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The Dodgers' rookie had sky-high expecations entering the season, and has surpassed them.

Saturday, September 3rd will mark one year since Dodgers rookie shortstop Corey Seager’s major-league debut. Since then, Seager has been the talk of Los Angeles baseball fans for reasons that continue to mount. The preseason favorite for Rookie of the Year has become the presumptive ROY, and he hasn't stopped there: The 22-year old is threatening to do something only two other players have in history have done: He just might win the National League MVP award.

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Chooch is switching coasts, Desmond Jennings is moving on, David Freese is staying put, and Scrabble goes to Washington.

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The Dodgers trade from a deep pool of young pitching to get 36-year-old sorta-like-an-ace Rich Hill, along with right fielder Josh Reddick.



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The world's been terrible, but the Seagers have been joy.

This is a curiosity, really, more than anything else. There’s no deeper meaning to it, and you probably won’t leave this piece with a better sense of why the sky is blue, the sea deep, or the winter cold. But it’s a fun curiosity, I think, and moreover it’s possible you’ll find the 10 minutes you invest in reading the words I’m about to write a worthwhile diversion from your ongoing journey toward nonexistence. Here’s Corey Seager’s 2016 line, through games played on Monday night:

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Money still buys success, but the league's payroll disparities appear to be shrinking. This is good.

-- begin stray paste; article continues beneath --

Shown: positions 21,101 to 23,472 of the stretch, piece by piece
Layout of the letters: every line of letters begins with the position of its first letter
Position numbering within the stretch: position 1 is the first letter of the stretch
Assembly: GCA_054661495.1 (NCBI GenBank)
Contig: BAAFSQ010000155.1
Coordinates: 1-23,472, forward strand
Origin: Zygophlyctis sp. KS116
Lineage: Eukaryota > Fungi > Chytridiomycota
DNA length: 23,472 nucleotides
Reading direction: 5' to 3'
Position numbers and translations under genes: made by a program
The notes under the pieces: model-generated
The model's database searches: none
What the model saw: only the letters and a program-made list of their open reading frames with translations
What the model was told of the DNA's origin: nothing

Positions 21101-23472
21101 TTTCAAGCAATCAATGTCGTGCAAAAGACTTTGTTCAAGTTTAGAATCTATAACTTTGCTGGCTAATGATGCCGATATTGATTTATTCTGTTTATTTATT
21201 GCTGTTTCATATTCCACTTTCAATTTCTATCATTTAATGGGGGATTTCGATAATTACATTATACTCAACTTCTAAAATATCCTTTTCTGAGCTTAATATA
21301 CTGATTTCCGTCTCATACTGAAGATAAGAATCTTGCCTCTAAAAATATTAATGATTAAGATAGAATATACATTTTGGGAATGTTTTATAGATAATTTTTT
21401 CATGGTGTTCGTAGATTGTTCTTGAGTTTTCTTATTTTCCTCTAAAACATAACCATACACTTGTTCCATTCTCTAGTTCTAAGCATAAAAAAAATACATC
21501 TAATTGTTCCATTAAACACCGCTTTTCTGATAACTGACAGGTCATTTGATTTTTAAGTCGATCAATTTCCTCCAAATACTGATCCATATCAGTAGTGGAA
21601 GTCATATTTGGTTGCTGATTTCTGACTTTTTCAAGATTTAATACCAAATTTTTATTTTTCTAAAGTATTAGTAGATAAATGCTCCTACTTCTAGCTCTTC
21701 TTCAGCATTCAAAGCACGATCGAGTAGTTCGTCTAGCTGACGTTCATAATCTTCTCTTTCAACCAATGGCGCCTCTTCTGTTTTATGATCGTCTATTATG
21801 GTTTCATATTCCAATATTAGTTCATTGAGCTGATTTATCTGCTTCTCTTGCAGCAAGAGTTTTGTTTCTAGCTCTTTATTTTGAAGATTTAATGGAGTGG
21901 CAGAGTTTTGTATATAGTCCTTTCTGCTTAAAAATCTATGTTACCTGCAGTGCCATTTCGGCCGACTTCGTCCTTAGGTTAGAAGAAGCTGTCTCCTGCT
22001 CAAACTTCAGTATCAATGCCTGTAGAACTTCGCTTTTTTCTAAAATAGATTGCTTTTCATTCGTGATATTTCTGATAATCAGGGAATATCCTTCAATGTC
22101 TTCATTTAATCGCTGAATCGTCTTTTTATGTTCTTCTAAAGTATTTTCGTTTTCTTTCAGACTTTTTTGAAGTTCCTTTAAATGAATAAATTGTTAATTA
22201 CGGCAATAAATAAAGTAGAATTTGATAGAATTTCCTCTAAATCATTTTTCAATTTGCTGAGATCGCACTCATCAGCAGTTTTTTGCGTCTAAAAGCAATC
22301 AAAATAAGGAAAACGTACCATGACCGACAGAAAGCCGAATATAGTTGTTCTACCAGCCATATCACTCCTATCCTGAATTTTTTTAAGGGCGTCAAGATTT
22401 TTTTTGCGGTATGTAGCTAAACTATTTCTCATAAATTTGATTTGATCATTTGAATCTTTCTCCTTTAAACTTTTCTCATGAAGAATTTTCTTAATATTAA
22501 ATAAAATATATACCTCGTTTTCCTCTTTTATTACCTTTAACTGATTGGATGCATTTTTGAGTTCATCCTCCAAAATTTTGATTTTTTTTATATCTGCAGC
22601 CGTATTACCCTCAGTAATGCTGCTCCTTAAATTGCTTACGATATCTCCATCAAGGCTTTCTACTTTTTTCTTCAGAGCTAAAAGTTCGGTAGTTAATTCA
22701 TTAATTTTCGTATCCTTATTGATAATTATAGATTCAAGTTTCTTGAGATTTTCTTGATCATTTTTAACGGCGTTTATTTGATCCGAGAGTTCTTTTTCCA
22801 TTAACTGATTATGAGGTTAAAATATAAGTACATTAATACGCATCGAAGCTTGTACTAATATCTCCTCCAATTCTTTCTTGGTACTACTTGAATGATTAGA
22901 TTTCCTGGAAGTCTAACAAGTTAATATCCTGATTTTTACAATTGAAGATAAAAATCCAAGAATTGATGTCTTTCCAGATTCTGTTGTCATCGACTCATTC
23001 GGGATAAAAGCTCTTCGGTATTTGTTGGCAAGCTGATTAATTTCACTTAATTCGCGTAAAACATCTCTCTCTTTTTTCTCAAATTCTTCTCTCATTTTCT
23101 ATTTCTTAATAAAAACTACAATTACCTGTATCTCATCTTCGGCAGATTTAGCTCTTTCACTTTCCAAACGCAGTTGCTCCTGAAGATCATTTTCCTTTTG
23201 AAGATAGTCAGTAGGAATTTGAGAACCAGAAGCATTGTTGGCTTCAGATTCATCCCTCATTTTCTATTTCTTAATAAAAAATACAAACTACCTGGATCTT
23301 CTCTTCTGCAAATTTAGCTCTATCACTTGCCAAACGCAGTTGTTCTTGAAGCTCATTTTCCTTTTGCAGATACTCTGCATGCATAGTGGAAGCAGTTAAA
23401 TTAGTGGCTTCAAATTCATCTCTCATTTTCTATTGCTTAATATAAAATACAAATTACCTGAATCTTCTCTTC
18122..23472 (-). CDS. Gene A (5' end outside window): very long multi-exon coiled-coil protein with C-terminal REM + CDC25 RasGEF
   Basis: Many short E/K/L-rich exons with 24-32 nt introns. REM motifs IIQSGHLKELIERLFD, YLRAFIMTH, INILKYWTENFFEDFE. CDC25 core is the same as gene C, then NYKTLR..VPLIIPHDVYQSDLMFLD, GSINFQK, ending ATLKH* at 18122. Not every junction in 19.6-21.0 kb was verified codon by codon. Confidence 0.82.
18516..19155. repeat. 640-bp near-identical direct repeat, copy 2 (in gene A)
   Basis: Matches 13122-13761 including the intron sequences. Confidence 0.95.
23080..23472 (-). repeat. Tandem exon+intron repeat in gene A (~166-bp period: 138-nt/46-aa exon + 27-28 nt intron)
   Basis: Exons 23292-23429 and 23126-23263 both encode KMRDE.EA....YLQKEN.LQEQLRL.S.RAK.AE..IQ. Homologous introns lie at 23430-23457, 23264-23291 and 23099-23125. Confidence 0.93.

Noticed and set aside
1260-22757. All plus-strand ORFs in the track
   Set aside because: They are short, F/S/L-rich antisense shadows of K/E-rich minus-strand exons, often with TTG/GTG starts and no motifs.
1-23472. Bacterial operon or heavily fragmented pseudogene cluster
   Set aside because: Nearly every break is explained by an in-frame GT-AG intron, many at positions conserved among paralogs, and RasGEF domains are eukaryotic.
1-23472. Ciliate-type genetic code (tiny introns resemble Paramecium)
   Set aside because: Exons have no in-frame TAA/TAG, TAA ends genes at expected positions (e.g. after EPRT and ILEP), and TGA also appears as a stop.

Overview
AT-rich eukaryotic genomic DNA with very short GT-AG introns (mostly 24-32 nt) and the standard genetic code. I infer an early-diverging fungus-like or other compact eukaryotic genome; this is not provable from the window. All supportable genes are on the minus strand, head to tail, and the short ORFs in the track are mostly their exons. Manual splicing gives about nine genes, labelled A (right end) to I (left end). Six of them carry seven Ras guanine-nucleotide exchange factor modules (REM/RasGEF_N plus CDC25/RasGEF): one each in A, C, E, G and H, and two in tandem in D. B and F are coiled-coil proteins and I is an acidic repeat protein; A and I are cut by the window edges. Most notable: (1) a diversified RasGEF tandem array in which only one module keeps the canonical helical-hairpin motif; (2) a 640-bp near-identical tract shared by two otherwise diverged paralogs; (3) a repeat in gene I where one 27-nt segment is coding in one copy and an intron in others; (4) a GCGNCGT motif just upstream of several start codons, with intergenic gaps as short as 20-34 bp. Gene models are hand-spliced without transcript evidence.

Baseball fans are, I believe, somewhat self-conscious about the sport. Maybe that’s true of fans of every sport, but I don’t know about other sports, and I do know that when something monumental happens in one of those other sports, baseball fans are quick to use it to illustrate why baseball is (supposedly) supreme.

Something monumental happened in basketball last week, when Kevin Durant announced he was signing with the Golden State Warriors. This is a big deal, because the Golden State Warriors were extremely good this past year, winning the most regular season games ever and coming one game short of the championship, and because Kevin Durant is also extremely good, apparently one of the top three or so players in the game. This leads to a team that, on paper, is extremely, extremely good. (I don’t know anything about basketball.)

Basketball free agency is really different from baseball free agency, since basketball teams are limited in how much they can offer any single player. A number of teams made “max offers” to Durant, and tried to differentiate themselves from the others with various creative pitches. The Celtics crossed sports, and brought Tom Brady, a football player, to their meeting with Durant. He eventually chose the team that was staffed by tons of other incredibly talented players in the Warriors, whose pitch was probably something like “we win a lot already, and will win even more with you, and winning is super fun.” Good pitch!

We don’t have that kind of thing in baseball, with no caps on the salaries an individual player can make. Soft factors might still come into play sometimes—there were reports that some of the players the Cubs signed this offseason did so to play for Joe Maddon, and to try to break the Cubs’ championship drought—but teams can always offer more money, and that’s usually what drives the decision. So when Durant signed with the Warriors, in the baseball-centric milieu I reside in, I saw a lot of praising of baseball’s more egalitarian set-up. Players get paid, and while there’s a much larger gap between baseball’s rich and poor teams than basketball’s, the prevailing wisdom is that baseball is actually more fair. Poor teams can still win, and the elite players don’t flock together to form “super-teams” that might threaten the competitive integrity of the league.